The red zone will grow with ULT, ADU and variability, but it is also noticeable that the lead-time factor is typically smaller for longer ULT. The reason is that the relative variability decreases as lead-time increases. This can be compared with the most commonly used way to calculate statistical safety stocks where the recommended level grows in proportion to the square root of the lead-time.

The yellow zone will provide availability during the replenishment cycle and is calculated as ADU multiplied by ULT.

The system will determine the order quantity by placing an order that takes us to the top of green. It means that the bigger the green zone, the longer the order cycle. We have three options,

  • A fixed order cycle time, ADU* Number of days
  • By LT factor, ADU*LT*LT Factor (Determined from the lead-time category)
  • By minimum order quantity

The largest value of the three above will be used to calculate the green zone.

The ULT has a big impact on the red and the yellow zone. Since a new buffer will shorten the ULT for all consumers it means that any downstream buffers will shrink – and the higher the number of consumers the higher the impact will be.

Dynamic Adjustments

Besides lead-times the ADU will also have a significant impact on the buffer levels. While DDMRP buffers are robust and designed to absorb variability, there are still situations where it is beneficial to dynamically adjust the buffer levels in line with known variation of demand. The underlying factors vary by industry and company, but some examples are:

  • New products are introduced, or old products retired
  • New contracts, new customers, new markets
  • Trends and seasonality
  • Campaigns and promotions

A way to manage this kind of known variation in demand is to use buffer adjustments. They allow the user to manipulate the ULT and ADU using factors over a pre-defined period. It is also possible to directly manipulate the zones using factors.

Demand Driven planning

The decision to trigger a replenishment order or not for a DDMRP buffer is by using the net flow equation:

On-hand + on-order – qualified sales order demand = net flow position

Qualified sales order demand is calculated as the sum of orders due today or earlier plus any qualified spikes. The spikes are used to capture exceptional demands that may threaten the integrity of the buffer. A spike is the cumulated quantity for a day detected in relation to a threshold typically defined as a percentage of the red zone.

The net flow position is calculated as part of the normal MRP calculation. If the net flow position falls below the bottom of the green zone a supply proposal is created that will bring the net flow position up to the top of green zone.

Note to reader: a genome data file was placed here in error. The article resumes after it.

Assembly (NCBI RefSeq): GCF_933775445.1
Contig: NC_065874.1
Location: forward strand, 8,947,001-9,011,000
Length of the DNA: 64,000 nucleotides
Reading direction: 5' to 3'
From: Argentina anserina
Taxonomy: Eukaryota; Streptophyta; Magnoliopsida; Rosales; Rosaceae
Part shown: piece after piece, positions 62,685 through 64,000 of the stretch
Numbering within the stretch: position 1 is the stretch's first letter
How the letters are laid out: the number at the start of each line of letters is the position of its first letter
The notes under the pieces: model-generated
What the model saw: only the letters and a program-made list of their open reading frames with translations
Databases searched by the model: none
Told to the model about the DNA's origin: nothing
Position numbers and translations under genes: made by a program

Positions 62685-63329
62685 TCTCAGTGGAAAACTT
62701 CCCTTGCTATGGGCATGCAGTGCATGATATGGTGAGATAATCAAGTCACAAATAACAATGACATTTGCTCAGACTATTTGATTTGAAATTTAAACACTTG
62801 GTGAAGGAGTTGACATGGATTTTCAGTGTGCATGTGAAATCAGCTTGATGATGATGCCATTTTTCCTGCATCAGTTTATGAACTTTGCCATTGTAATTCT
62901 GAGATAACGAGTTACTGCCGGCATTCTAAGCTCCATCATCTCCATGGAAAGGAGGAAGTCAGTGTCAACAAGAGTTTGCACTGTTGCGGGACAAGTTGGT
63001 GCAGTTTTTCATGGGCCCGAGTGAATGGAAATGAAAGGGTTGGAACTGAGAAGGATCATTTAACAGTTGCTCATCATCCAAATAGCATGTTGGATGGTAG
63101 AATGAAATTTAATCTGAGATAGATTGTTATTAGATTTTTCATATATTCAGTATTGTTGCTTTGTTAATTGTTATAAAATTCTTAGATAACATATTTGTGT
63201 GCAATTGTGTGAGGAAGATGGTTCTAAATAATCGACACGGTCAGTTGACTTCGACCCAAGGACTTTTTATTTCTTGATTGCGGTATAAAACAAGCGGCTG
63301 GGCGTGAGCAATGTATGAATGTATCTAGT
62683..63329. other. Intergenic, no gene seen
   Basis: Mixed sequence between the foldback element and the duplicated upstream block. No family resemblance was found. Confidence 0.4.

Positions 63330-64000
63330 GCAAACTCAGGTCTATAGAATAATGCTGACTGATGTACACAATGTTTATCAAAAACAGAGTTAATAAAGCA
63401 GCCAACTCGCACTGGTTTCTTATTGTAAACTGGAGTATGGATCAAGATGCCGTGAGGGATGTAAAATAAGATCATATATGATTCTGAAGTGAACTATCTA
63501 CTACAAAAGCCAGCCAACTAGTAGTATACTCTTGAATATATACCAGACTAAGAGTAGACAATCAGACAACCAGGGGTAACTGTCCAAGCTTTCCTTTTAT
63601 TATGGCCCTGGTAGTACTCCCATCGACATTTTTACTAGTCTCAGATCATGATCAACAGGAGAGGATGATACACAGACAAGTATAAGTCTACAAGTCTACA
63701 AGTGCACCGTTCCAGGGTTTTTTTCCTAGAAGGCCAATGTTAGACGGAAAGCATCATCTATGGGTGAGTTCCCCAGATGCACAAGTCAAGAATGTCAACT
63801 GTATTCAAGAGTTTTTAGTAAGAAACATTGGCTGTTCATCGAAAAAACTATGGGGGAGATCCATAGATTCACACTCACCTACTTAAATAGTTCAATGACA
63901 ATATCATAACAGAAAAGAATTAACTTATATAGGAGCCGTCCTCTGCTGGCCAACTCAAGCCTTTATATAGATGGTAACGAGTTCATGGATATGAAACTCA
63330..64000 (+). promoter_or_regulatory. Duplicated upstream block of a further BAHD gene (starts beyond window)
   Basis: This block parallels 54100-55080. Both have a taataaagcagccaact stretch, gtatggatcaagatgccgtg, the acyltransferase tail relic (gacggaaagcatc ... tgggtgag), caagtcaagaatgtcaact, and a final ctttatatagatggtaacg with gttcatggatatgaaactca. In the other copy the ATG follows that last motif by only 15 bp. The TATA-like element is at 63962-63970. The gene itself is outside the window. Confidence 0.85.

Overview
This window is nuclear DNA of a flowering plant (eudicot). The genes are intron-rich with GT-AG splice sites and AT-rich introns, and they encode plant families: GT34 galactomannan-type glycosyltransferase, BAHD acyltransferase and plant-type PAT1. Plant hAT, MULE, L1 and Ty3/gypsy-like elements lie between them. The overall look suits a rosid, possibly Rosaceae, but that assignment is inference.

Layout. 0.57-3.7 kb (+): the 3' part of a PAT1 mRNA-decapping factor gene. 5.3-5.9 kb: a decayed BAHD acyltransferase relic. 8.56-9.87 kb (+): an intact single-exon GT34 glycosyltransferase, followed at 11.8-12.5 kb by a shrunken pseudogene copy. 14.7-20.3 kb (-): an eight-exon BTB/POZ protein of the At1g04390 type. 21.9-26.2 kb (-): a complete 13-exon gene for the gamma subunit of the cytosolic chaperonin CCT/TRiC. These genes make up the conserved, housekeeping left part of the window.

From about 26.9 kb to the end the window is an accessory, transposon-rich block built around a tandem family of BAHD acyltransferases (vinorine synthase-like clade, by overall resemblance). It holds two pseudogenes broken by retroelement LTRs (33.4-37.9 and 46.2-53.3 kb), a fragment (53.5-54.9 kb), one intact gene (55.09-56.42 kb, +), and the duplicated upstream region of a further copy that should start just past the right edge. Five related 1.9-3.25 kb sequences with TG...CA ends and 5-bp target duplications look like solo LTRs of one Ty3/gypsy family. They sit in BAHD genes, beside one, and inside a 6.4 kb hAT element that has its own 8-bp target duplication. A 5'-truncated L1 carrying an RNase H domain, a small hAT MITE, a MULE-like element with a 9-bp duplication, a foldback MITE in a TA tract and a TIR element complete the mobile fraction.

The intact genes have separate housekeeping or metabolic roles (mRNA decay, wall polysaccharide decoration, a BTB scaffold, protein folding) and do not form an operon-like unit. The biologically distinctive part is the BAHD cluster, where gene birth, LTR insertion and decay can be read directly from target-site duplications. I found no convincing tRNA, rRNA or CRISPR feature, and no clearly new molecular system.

Spikes are not allowed to consume from the buffer since it would jeopardize the buffers ability to function and protect all other parts that rely on the ULT provided by the buffer.

Visible and collaborative execution

An interesting feature of DDMRP is a separate buffer execution status used during the lifespan of the supply order. MRP relies on due dates, which has two major drawbacks. First there is no priority within a due date, second while the priority will change over time the due date will not. Let’s say you have placed a PO with a supplier including three lines, all with the same due date. Now your supplier asks which of the parts is most important to you. There’s no easy way to say, instead it comes down to often subjective and unstructured decision making.

DDMRP will calculate a buffer execution status that represents the decoupling points remaining opportunity to maintain its integrity, or put in other words, how far the buffer is from shortage.

The buffer execution status is not using the net flow equation, instead it is solely based on current stock in relation to the red zone. Typically, the values below are used:

  • Green > Top of Red
  • Yellow < Top of Red
  • Red < 50% of Red

In addition to the status a numerical priority is calculated as the percentage of the red zone on-hand. The buffer execution status and the priorities are a great tool to help planners define the best sequence that will minimize shortages and maintain customer service.

This was a very hands-on description of how DDMRP works. In my next blog post about DDMRP we will look at the big picture. What is the context DDMRP works within, which are the most important benefits and are there any other ways to accomplish what DDMRP does?

Do you have questions or comments?

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Image credit: Photographer: Drazen Lovric

One Response to “The five steps of DDMRP”

  1. Steve Mould

    Implemented PMRP, MRP and ROP.
    PMRP with PNG and automated MTR is a major step forward for Project Based and MTO companies.

    DDMRP is a very interesting strategy and introduces a number of concepts.